Take this example from Fontana where, as he gives an account of his own rigourously conducted investigations of the Scole Group phenomena, he highlights the newspaper apport as of particular significance (pages 335-336):

Other materialisations took the form of apports, though I was only present on one occasion when an apport arrived. Emily Bradshaw had jokingly bet Montague Keen half a crown (an old coin no longer used) over some factual matter on which they have disagreed, and when she was proved wrong (much to Montague’s triumphant amusement) we heard something clatter onto the floor. After the séance was over Montague found it was the promised half crown. The Scole Group had a wide range of even more impressive objects that had apparently arrived during their own private séances (which they continued to hold throughout the two years of our investigation). One of the most notable of these was a copy of the Daily Mail newspaper of April 1, 1944 containing an account of the celebrated trial of medium Helen Duncan. The newspaper was in pristine condition, the paper on which it was printed was as white as if it had been printed only that day. Our supposition was that it might be a modern facsimile edition of the kind that can be bought from some newspaper publishers. However, analysis of the paper and the newsprint by the prestigious Print Industry Research Association (PRIA), carried out at the request of Montague Keen and handled by him throughout, revealed that this supposition was incorrect. The PRIA confirmed that far from being modern, the newspaper was in fact printed by the old-fashioned letterpress method in use in 1944, and that the paper on which it was printed dated from the same era. The PRIA expressed itself baffled by the newspaper’s perfect condition. Dating from 1944, it should have shown the ageing and yellowing inevitable in a newspaper of that age. Unless an explanation can be found, the newspaper may therefore be what is known by psychical researchers as a PPO (a Permanent Paranormal Object – an object apparently produced or modified paranormally that remains with us as a subject for study), and thus represents one of the Holy Grail of psychical research.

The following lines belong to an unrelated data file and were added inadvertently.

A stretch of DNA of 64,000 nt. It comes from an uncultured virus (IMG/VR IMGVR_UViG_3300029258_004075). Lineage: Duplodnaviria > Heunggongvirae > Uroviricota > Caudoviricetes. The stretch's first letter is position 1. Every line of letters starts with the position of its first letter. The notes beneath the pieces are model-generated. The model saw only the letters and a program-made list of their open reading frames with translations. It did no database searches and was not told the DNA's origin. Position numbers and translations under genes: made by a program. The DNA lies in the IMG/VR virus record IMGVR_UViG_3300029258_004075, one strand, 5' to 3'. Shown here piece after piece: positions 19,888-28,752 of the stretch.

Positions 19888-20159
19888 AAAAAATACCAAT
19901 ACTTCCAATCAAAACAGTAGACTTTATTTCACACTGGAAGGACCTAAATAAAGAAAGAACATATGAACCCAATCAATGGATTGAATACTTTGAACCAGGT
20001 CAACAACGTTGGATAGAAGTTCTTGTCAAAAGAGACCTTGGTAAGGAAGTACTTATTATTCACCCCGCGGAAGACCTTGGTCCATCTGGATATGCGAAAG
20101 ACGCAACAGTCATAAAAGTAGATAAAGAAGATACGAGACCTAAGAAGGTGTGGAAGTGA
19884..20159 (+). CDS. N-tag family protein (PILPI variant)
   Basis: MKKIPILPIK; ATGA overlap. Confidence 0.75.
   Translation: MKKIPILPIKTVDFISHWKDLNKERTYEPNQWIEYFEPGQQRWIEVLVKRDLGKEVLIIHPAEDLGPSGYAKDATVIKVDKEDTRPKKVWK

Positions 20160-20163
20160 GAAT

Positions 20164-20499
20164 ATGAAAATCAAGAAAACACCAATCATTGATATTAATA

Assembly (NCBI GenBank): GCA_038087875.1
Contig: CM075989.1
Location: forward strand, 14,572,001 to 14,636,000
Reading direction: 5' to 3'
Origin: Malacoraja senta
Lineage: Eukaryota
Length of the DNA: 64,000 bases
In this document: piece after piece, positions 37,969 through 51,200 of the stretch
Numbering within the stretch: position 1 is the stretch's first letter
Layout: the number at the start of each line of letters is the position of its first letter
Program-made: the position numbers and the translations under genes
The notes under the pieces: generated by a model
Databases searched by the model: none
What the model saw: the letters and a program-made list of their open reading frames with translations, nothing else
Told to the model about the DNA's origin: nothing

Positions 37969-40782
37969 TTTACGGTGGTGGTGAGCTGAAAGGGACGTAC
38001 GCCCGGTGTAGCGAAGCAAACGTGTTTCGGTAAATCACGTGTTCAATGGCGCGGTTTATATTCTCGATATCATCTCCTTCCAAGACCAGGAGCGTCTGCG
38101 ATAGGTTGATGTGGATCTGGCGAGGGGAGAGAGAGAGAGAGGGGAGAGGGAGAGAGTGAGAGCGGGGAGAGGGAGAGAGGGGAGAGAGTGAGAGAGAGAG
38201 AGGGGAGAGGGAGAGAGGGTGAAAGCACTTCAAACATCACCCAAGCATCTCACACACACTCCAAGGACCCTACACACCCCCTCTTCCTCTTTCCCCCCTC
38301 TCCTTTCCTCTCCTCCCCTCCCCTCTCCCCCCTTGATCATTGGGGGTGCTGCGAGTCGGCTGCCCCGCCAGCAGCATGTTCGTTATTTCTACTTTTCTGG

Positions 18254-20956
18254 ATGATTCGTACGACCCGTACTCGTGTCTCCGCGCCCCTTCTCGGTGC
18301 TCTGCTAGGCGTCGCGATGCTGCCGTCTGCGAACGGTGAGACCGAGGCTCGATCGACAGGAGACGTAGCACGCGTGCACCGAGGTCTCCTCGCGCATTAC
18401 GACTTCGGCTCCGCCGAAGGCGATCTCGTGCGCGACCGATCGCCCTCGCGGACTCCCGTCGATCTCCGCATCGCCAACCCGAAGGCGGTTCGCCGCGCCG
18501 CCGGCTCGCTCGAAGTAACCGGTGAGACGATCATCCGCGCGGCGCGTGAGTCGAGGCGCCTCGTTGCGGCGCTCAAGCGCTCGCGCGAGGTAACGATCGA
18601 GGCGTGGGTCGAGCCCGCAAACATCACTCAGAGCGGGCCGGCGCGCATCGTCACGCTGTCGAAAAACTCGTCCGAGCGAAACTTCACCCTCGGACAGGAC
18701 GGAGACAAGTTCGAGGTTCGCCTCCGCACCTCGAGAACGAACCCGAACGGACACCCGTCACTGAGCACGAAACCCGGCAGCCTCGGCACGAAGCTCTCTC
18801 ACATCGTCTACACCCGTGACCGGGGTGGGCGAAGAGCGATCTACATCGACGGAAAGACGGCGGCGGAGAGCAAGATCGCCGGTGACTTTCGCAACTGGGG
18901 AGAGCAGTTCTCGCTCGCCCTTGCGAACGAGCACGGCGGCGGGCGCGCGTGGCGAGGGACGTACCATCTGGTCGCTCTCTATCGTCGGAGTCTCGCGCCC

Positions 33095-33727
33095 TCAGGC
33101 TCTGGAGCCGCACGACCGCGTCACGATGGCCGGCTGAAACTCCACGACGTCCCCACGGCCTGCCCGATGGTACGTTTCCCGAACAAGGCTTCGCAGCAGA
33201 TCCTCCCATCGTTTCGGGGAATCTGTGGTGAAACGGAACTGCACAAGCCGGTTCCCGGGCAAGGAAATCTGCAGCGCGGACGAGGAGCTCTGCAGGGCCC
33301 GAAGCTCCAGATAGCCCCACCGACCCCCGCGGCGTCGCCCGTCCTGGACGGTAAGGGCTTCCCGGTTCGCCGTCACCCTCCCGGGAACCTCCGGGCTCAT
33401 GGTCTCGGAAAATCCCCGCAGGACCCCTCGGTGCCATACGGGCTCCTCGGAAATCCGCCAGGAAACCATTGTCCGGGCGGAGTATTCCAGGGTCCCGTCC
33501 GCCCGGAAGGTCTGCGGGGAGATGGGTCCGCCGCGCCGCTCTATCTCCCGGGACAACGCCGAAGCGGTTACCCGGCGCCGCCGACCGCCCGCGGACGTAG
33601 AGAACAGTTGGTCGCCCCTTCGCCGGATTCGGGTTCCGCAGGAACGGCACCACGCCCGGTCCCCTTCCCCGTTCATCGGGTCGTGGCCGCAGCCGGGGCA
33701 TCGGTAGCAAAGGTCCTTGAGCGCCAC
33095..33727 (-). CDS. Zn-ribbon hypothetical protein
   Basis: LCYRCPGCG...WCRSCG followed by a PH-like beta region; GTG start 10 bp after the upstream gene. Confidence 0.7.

Why does it matter?

Well, in my view, for the reasons I explained at some length to a young and deeply thoughtful Colombian student on a crowded train back to Hereford the other day. We sat in a four-seater stall animatedly talking diagonally across the other two occupants who had perhaps sensibly decided to leave us to it.

‘If we are to address the massive challenges facing us in our increasingly global so-called civilisation,’ I suggested, ‘we need a meaning system that will motivate us to work with unremitting determination over many decades, centuries even, in the face of innumerable obstacles, if we are to resolve them.’

Interestingly, the student did not accept the label ‘humanist’ to describe his more sceptical position. He admitted he had been attracted to that approach, but now felt it placed us too much at the centre stage. Some better way of describing his perspective was needed but he didn’t have one.

As I have argued elsewhere on this blog, simply believing we matter, or our children matter, or even the planet matters, may not be enough. We need to feel empowered by something beyond material means, in my view. A sense of a spiritual dimension is not only necessary if we are to care enough about others because of a sense of interconnectedness, but is also crucial if we are to feel ourselves capable of doing anything remotely effective over such testing spans of time.

A deep sense of our interconnectedness would make it harder for anyone to harm another living being or the planet upon which our lives depend. By harming others we would know we are also harming ourselves. A sense that there are powers greater than ourselves ready to aid us as we strive to heal this breaking world would lift us to higher levels of sustained effort.

I pulled Fontana’s book out of my bag and showed it him and said, ‘People need to look carefully at this evidence before deciding they don’t accept it. It matters. Without the soul and its transcendent connections, evidence supporting which he investigates thoroughly, we will never lift ourselves to the necessary level of activity for the required amount of time.’

He scanned the covers of the book briefly.

‘So, does he believe there is an afterlife?’ he asked, handing it back to me.

‘He doesn’t feel the paranormal evidence can absolutely prove it, but he does believe that on balance it is the more likely possibility.’

At that point the loud speaker announced the train was arriving at my station and I said goodbye as I scrambled my things together.

Just as so often with this blog, I’ll never know how far my words shifted his thinking, if at all.

I didn’t have time to read him Fontana’s closing words before I got off the train of thought (page 469):

Ultimately our acceptance of the reality of survival may not come solely from the evidence but from our personal experience and from some inner, intuitive certainty about our real nature. We are who we are, and at some deep level within ourselves we may be the answer to our own questions.  If your answer is that you are more than a biological accident whose ultimately meaningless life is bounded by the cradle and the grave, then I have to say I agree with you.